The government argued that competition between health care providers would lead to cost efficiency and improved quality of care – even though it was already clear that the savings promised by previous governments through privatising hospital cleaning were often at the expense of lower standards and increased hospital-acquired infections. Since then the evidence is mounting that competition does not reduce costs, not least because of the (new) expense of putting all services out to competitive tender, estimated at between £4.5 billion and £30 billion a year. ( For more details of the costs of competition, see our page on turning the NHS into a market.

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“The ‘reforms’ are necessary because of rising demand and treatment costs.”

First, arguments that the NHS is becoming unaffordable have to be viewed with caution. The UK spends less on health care than many other countries.  For example, from 1977, the UK has spent less of a share of its GDP on health than either the EU average or the average for countries of the Organisation for Economic Co-opertion and Development. We spend about half as much as the US on health care (

In addition, claims about demand can be misleading. For example, it is often cited that the NHS is becoming unaffordable because people are living longer. But older people are fitter and healthier than in previous decades, they contribute more to the economy than they take out, and account for a relatively small amount of any increase in spending in recent years (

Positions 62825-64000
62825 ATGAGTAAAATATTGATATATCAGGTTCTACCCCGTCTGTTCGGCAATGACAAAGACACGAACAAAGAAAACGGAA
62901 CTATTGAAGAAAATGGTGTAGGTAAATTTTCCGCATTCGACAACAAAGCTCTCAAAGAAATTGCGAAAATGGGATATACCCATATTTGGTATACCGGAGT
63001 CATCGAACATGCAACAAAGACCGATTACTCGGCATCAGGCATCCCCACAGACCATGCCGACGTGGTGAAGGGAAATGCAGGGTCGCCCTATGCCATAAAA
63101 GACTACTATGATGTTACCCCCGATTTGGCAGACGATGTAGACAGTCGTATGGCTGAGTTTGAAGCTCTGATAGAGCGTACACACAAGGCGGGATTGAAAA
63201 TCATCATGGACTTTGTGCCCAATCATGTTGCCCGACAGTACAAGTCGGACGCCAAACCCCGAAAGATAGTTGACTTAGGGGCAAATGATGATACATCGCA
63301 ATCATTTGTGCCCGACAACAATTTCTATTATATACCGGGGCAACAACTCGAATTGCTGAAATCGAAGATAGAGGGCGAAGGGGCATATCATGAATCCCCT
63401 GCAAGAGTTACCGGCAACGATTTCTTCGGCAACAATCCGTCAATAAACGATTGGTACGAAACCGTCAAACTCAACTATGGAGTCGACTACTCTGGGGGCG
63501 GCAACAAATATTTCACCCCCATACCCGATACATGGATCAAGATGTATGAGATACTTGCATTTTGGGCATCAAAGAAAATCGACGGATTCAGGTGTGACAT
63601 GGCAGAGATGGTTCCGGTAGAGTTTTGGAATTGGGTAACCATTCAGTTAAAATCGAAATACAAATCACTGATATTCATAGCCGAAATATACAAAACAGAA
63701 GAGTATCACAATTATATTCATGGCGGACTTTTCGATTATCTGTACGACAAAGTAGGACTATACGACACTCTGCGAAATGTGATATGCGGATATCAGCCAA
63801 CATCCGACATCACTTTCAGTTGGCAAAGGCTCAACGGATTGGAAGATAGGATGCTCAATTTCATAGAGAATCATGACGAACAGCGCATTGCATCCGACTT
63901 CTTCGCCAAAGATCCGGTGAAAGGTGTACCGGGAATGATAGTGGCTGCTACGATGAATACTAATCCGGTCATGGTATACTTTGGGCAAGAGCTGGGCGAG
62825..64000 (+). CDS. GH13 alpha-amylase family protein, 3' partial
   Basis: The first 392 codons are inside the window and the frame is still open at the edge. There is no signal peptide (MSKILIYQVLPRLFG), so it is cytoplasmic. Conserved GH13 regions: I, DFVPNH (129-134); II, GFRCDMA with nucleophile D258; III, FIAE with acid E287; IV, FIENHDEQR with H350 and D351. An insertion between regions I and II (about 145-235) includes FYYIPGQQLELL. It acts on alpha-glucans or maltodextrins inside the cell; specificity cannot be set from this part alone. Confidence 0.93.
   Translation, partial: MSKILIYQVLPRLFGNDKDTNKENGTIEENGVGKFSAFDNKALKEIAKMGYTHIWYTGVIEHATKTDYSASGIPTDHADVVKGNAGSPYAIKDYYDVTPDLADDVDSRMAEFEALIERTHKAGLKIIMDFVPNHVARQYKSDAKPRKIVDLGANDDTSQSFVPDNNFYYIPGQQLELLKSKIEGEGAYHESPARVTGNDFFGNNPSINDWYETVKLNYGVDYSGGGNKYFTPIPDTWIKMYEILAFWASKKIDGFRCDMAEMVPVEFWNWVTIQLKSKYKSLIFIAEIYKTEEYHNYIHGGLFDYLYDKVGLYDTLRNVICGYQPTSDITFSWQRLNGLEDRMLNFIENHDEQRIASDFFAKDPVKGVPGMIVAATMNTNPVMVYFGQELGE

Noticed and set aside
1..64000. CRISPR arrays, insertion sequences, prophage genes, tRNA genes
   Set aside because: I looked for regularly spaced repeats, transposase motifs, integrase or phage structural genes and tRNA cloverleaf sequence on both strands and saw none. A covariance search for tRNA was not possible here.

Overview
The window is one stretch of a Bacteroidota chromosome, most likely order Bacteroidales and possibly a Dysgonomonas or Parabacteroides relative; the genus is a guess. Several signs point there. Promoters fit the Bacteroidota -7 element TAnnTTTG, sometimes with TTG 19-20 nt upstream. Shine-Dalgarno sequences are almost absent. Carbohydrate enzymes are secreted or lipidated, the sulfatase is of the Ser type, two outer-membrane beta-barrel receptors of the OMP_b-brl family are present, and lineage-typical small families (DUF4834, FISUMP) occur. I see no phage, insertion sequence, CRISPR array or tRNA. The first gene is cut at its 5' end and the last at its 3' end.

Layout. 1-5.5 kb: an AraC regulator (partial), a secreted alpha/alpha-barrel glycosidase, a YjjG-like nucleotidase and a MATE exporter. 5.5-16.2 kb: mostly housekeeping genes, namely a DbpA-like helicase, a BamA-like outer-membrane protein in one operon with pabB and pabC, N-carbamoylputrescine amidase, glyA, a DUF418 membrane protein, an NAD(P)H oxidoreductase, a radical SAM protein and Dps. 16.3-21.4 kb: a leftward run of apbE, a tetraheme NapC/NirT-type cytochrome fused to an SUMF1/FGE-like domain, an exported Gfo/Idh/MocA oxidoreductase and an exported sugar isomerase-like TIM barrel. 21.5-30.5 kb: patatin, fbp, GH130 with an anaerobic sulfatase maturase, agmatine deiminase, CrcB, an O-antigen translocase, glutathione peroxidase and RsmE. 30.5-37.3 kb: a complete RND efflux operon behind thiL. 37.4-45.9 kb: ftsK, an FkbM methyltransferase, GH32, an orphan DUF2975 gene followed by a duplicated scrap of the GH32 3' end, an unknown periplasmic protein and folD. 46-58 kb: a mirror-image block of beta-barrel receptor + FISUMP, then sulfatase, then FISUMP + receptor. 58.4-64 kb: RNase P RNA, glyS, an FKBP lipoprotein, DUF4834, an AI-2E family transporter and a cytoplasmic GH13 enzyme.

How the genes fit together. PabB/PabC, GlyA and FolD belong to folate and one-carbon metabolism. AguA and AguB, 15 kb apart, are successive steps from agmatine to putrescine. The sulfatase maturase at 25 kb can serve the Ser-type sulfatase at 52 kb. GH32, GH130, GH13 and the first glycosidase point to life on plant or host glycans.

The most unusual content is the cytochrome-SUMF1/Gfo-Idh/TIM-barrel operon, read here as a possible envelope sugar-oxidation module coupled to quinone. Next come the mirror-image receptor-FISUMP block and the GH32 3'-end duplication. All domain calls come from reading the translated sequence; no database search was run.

Second, the ‘reforms’ are not necessarily about addressing rising demand and treatment costs. This is particularly clear with the Health and Social Care Act which did nothing in this respect: it was much more focused on restructuring the NHS and making competition mandatory in order to allow increasing levels of privatisation. The Five Year Forward View (FYFV) calls for a variety of measures (e.g. increased patient ‘self care’, initiatives to prevent ill health, £22 billion of efficiency savings, a ‘flexible’ workforce and new models of care that control costs)  to close the gap it calculates between demand and funding. However, it ignores some of the significant drains on NHS funding, such as  the Private Finance Initiative and the costs of running the NHS as a market, suggesting there is some other agenda.  Many critics say that ‘reforms’ like the FYFV are more about dismantling the NHS in order to have an insurance based system, rather tackling rising demand.

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“The Government upholds the values and principles of the NHS: of a comprehensive service, available to all, free at the point of use and based on clinical need, not the ability to pay.”

It is already clear that only some NHS services will remain based on clinical need.  The British Medical Association noted in 2012 that rationing was already beginning to put some patients’ health at risk. By 2015, there is evidence of widespread rationing   (see, for example, ).

Promises that health care will remain free at the point of use are entirely consistent with a healthcare service based on private insurance.

Following the 2015, there have been moves, such as a debate in the Lords, or speeches by the Health Minister, towards preparing the public to accept charges for health care. .

What is happening to the NHS can be seen as a larger plan to shrink state provision. The way things are going, within the next five years, Britain will have a smaller public sector than any other major developed nation.

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“The NHS is safe in our hands” and “There will be no top-down re-organisation of the NHS”

These were Conservative pledges before the 2010 election. But while the public was being reassured about the future of the NHS, the Conservative Party was carrying out long-standing plans, spearheaded by Oliver Letwin and John Redwood and dating from the 1980s, to undertake the largest top-down re-organisation of the NHS since its inception. This included opening it up to private healthcare companies and shifting it towards a US-style system based on private health care insurance (see for example,, plus our page on The Long Term Plan).